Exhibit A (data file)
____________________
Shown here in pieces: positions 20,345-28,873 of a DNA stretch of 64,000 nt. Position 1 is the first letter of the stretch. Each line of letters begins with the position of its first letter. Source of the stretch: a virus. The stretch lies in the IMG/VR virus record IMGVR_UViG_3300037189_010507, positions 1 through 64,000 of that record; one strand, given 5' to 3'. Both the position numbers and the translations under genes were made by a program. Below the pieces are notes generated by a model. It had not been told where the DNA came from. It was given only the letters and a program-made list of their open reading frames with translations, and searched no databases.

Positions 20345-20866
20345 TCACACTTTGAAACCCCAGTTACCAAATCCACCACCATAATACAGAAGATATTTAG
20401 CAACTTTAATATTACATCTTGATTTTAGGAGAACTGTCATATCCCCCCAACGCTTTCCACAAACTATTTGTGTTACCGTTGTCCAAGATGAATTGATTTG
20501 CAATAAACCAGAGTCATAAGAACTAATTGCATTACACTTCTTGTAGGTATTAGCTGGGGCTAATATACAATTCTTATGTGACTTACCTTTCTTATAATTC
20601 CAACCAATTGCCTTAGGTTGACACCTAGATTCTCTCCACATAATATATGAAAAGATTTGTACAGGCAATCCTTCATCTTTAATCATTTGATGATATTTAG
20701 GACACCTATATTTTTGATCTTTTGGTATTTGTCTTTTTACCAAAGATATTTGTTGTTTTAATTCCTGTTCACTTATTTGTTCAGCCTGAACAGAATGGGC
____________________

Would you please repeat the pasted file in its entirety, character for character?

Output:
Shown here in pieces: positions 20,345-28,873 of a DNA stretch of 64,000 nt. Position 1 is the first letter of the stretch. Each line of letters begins with the position of its first letter. Source of the stretch: a virus. The stretch lies in the IMG/VR virus record IMGVR_UViG_3300037189_010507, positions 1 through 64,000 of that record; one strand, given 5' to 3'. Both the position numbers and the translations under genes were made by a program. Below the pieces are notes generated by a model. It had not been told where the DNA came from. It was given only the letters and a program-made list of their open reading frames with translations, and searched no databases.

Positions 20345-20866
20345 TCACACTTTGAAACCCCAGTTACCAAATCCACCACCATAATACAGAAGATATTTAG
20401 CAACTTTAATATTACATCTTGATTTTAGGAGAACTGTCATATCCCCCCAACGCTTTCCACAAACTATTTGTGTTACCGTTGTCCAAGATGAATTGATTTG
20501 CAATAAACCAGAGTCATAAGAACTAATTGCATTACACTTCTTGTAGGTATTAGCTGGGGCTAATATACAATTCTTATGTGACTTACCTTTCTTATAATTC
20601 CAACCAATTGCCTTAGGTTGACACCTAGATTCTCTCCACATAATATATGAAAAGATTTGTACAGGCAATCCTTCATCTTTAATCATTTGATGATATTTAG
20701 GACACCTATATTTTTGATCTTTTGGTATTTGTCTTTTTACCAAAGATATTTGTTGTTTTAATTCCTGTTCACTTATTTGTTCAGCCTGAACAGAATGGGC